US 7734771 B2
A system and method for determining the resources available or used in a remote device is disclosed. The system can be used to determine whether the remote device is using expected resources as originally configured or to determine whether resources are available to support new or extended services. The method can be used to configure or reconfigure the remote device for its intended use or as reconfigure a remote device for new, different or extended purposes.
1. A method for remotely managing resources associated with a set top box (STB), comprising:
receiving at a service provider a first item of information from the STB, wherein the first item of information relates to resources for provisioning of audio/video services associated with the STB;
retrieving at the service provider a second item of information from a database of the service provider, wherein the second item of information relates to an expected configuration of the STB;
comparing at the service provider the first item of information with the second item of information; and
sending an instruction from the service provider to the STB such that the instruction performs a function on the STB that is related to the resources,
wherein when a user of the STB has installed a new fixed disk drive associated with the STB without authorization, the instruction modifies an amount of available disk space on the new fixed disk drive associated with the STB by instructing the STB to access only certain portions of the new fixed disk drive.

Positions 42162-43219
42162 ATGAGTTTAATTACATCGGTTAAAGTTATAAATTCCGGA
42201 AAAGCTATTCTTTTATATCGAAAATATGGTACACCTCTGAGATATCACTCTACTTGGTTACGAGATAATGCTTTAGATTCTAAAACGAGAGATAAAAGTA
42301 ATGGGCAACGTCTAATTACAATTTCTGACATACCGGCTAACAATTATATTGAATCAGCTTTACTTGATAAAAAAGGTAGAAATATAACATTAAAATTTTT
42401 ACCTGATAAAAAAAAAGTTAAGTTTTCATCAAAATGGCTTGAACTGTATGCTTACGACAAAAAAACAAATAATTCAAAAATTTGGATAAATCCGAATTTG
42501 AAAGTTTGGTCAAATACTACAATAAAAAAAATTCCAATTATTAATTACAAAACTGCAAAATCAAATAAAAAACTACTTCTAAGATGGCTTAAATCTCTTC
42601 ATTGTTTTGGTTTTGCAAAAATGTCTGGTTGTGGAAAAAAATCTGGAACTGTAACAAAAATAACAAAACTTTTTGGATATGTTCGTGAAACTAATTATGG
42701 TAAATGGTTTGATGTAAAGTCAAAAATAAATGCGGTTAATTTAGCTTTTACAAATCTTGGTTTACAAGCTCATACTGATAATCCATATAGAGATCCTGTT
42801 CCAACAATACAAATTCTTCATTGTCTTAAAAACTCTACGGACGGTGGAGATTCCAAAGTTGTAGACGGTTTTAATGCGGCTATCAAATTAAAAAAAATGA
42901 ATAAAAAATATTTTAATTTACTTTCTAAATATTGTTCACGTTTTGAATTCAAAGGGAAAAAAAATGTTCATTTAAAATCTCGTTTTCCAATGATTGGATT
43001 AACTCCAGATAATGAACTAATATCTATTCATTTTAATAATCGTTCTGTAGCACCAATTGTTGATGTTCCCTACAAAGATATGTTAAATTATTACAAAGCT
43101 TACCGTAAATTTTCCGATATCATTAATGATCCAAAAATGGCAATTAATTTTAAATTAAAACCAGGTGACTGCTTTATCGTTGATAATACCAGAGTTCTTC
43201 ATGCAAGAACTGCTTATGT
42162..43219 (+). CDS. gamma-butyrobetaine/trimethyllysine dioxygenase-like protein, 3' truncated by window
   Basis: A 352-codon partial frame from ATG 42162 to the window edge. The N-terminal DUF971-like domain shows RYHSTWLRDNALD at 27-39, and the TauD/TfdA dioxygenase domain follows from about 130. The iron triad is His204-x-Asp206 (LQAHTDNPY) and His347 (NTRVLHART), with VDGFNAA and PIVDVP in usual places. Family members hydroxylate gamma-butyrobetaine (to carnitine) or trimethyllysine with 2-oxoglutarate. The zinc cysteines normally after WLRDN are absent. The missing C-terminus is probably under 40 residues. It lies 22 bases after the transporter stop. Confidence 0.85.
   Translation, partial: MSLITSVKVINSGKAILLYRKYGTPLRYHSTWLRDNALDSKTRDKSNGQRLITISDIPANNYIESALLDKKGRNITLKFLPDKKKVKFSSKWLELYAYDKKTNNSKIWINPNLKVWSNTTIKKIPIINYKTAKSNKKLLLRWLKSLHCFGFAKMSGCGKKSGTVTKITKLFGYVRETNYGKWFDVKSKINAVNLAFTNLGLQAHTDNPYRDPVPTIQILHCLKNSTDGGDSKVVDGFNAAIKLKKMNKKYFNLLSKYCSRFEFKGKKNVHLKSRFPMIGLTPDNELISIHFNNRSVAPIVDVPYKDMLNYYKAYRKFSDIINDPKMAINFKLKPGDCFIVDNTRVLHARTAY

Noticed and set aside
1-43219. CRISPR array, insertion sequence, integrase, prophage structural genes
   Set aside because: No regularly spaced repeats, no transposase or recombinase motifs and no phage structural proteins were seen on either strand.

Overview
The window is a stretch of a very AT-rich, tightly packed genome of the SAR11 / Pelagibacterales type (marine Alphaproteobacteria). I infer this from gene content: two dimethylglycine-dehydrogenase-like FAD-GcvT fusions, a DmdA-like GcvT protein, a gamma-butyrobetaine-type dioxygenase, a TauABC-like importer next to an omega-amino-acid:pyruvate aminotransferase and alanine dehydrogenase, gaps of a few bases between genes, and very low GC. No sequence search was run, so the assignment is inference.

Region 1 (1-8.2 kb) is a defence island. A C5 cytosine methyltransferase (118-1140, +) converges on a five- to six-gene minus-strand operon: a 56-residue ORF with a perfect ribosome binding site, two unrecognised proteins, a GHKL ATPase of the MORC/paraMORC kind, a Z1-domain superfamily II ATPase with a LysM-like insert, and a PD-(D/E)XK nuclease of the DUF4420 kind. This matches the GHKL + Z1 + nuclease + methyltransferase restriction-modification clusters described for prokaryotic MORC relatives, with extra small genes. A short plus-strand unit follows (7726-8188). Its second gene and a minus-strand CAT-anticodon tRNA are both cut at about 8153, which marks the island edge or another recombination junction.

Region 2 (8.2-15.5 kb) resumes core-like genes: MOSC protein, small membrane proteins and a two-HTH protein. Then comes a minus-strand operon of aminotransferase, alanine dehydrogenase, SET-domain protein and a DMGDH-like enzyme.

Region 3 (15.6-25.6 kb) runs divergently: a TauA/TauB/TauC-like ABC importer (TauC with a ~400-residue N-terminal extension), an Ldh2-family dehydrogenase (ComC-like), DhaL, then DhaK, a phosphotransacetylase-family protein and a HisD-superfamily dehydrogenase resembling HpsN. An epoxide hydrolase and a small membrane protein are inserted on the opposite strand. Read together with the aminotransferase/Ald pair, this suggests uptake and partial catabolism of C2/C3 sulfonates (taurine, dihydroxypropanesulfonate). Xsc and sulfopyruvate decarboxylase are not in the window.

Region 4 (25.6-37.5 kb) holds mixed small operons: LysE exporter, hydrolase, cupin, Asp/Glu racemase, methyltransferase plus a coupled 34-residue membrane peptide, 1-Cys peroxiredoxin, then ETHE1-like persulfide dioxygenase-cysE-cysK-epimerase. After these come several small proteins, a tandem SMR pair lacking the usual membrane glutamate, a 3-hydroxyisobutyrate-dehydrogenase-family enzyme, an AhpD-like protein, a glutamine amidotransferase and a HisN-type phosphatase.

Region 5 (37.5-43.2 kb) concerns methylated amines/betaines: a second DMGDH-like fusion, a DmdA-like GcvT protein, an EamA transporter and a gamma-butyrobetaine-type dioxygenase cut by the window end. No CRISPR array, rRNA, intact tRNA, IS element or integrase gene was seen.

2. The method according to
3. The method according to
4. The method of
receiving at the STB user input that requests a new service; and
determining by the remote resource manager whether the STB has the resources to support the new service.
The present application is a divisional of U.S. application Ser. No. 10/029,173, entitled System to Remotely Manage and Audit Set Top Box Resources, and filed on Dec. 28, 2001.
1. Field of the Invention
The present invention relates generally to a content distribution system, and more particularly, to system and method to remotely manage and audit set top box (referred to as “STB”) resources.
2. Background of the Invention
Many dwellings including single homes, apartments, condominiums, town house and lofts, have installed a media distribution system to improve the reception of audio and video content. Often, these distribution systems take the form of either a cable television system or a satellite television system. These systems receive a signal from a content supplier, such as a cable television company or a satellite television company. Generally, content suppliers offer a variety of services including different levels of subscriptions, pay channels and pay per view programs. Additionally, newer STBs, like Tivo, Replay TV and Ultimate TV, include computing resources including processors, hard disk drives, controllers, and operating systems.
Some customers, in an effort to access unauthorized channels or services, attempt to modify STBs. For example, there have been problems with users opening their STBs and installing larger disk drives, and installing memory cards that provide the codes necessary to access unauthorized channels and services. Other forms of unauthorized use of STBs and the resources associated with STBs have also occurred.